Mezco Spider-Man, Mezco Spider-Man, does whatever a Mezco spider can! In 1962, Stan Lee and Steve Ditko breathe life into an entity that would quickly grow to represent their audience more succinctly than any other medium had done before or since. We knew we weren’t mutants, we knew we weren’t rich or born another planet. But man, we had that nerd thing down, just like Peter Parker. Many heroes come and go, but Spider-Man constantly finds himself vying for the number one spot in my heart next to Wally West’s Flash. That being said, I have become a picky Spider-Man collector. In essence, I became The Kid Who Collects Spider-man. Except I’m not dying. Well, we’re all dying, Timmy. From the moment we breach our way into this world until our very last breath. We’re all dying.
Existential toy collector is existential.
Seriously though, that story is what made me a lifelong comic fan. I love big cosmic stories as much as the next guy, but this short, buried in the back tale set in a claustrophobic hospice room showed me how a comic story could have heart. I am pretty sure I talked about this already here, so feel free to take a look if you’re bored.
Today, we are going to take a look at the brand new Mezco Spider-Man and decide if he is worth it, or just another contender in a long spider-line of contenders. Let’s get started.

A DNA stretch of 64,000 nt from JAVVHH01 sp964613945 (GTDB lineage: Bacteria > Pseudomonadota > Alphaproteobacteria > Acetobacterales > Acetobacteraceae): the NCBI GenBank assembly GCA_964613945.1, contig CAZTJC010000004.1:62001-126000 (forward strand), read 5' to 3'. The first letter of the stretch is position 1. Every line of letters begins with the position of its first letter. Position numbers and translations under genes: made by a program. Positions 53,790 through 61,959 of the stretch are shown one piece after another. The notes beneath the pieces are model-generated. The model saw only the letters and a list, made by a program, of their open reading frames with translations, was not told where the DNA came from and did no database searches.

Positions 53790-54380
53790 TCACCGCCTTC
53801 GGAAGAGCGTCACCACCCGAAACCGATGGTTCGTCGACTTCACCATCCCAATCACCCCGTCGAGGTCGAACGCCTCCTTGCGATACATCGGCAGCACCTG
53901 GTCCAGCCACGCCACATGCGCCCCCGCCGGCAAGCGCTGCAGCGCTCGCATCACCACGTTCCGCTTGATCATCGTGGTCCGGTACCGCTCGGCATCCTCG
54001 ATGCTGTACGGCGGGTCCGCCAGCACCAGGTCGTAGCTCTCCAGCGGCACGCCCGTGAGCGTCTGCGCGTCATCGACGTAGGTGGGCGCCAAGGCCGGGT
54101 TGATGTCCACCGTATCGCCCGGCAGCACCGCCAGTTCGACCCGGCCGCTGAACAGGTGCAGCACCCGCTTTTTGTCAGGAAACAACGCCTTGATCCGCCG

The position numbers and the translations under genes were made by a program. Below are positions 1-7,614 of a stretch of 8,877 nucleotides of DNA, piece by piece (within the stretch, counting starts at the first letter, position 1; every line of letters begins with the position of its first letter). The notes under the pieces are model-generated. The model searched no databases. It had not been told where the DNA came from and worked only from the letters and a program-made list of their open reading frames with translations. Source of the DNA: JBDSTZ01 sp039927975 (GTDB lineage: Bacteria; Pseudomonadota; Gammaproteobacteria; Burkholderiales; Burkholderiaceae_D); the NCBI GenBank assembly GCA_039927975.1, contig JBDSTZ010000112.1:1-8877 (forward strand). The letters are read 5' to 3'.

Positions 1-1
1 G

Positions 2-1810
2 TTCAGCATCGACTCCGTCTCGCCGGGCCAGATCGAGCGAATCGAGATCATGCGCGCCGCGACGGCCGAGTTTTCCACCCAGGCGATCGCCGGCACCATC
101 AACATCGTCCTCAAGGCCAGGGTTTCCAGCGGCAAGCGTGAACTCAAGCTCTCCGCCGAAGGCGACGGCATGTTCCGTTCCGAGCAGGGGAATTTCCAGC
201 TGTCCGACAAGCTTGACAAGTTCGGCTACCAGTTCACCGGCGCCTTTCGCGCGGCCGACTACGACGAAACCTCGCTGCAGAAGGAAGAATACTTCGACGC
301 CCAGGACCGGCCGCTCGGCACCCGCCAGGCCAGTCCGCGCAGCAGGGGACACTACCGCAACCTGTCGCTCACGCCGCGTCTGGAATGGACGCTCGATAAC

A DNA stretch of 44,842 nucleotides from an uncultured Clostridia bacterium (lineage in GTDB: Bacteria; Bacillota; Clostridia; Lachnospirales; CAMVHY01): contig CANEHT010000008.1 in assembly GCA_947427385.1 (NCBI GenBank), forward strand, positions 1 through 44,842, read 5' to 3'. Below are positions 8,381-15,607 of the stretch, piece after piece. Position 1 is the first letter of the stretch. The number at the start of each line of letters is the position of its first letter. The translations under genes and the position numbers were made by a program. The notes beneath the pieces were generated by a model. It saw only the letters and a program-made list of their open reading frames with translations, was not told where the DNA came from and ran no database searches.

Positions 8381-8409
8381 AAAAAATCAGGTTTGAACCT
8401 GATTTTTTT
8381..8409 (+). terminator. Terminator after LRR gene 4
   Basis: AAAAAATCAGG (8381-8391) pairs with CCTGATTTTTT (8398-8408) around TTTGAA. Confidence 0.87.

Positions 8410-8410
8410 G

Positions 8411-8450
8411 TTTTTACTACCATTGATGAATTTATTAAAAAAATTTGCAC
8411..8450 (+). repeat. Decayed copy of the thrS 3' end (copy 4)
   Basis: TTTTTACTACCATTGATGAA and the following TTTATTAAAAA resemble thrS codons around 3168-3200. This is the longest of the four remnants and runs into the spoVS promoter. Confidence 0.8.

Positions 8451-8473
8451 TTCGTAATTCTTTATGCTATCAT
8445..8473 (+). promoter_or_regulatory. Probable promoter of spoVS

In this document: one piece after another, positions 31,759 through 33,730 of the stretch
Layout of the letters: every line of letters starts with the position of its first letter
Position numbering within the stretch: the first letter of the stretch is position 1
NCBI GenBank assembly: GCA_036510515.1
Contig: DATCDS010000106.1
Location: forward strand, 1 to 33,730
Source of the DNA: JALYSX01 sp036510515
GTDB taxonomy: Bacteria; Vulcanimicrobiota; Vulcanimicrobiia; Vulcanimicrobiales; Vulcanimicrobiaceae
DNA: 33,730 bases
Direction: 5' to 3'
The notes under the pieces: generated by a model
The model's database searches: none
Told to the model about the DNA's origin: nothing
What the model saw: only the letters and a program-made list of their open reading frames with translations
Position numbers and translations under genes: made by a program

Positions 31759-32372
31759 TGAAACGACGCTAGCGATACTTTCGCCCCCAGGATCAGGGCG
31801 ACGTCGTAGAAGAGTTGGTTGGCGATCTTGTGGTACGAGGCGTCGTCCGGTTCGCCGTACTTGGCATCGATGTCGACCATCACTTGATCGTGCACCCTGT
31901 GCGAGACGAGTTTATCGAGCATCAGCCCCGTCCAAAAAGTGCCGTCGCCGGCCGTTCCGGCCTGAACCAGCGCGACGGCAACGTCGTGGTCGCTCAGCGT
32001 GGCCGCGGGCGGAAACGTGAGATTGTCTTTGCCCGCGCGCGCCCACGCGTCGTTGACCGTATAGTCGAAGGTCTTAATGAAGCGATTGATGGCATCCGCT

What’s in the Mezco Spider-Man box?
No collector’s tin or flap on the front of the package. The Mezco Spider-man ships in what now appears to be the new standard box, sans window flap. Like many collectors, I prefer the flap. However, I do not display my figures in the box so that is not a game changer for me. Often times I may voice a concern (see? I don’t complain, I “voice concerns”) that a higher end figure like Mezco does not come with enough accessories to justify the price. Black Adam sprints immediately to mind, but only because he is the most recent. Consequently, I always look at a new Mezco with a raised eyebrow.
You’ll be happy to know, this Mezco Spider-Man is not lacking in any accessories. We get the figure, an alternate head (some liken it to Ditko, others to Kirby. I see both), four (4!!) sets of hands, a stand and connecting arm for display purposes, a magnetic clip to stick him to things and almost any type of spider web you can imagine the web-slinger, well, slinging.
The figure checks off all of the needs I have in a Spider-man figure when it comes to hands. As I mentioned in the Amazing Yamaguchi Spider-Man review, if your Spider-Man figure doesn’t at LEAST have fist hands, thwip hands, and wall crawlin’ hands, what are you even doing? We get those and a set of web holding hands. I may have even have mentioned my need for certain Spider-Man accessories in this review as well. Or maybe this one. I can’t remember. Here are the pack-ins!
What doesn’t work with Mezco Spider-Man?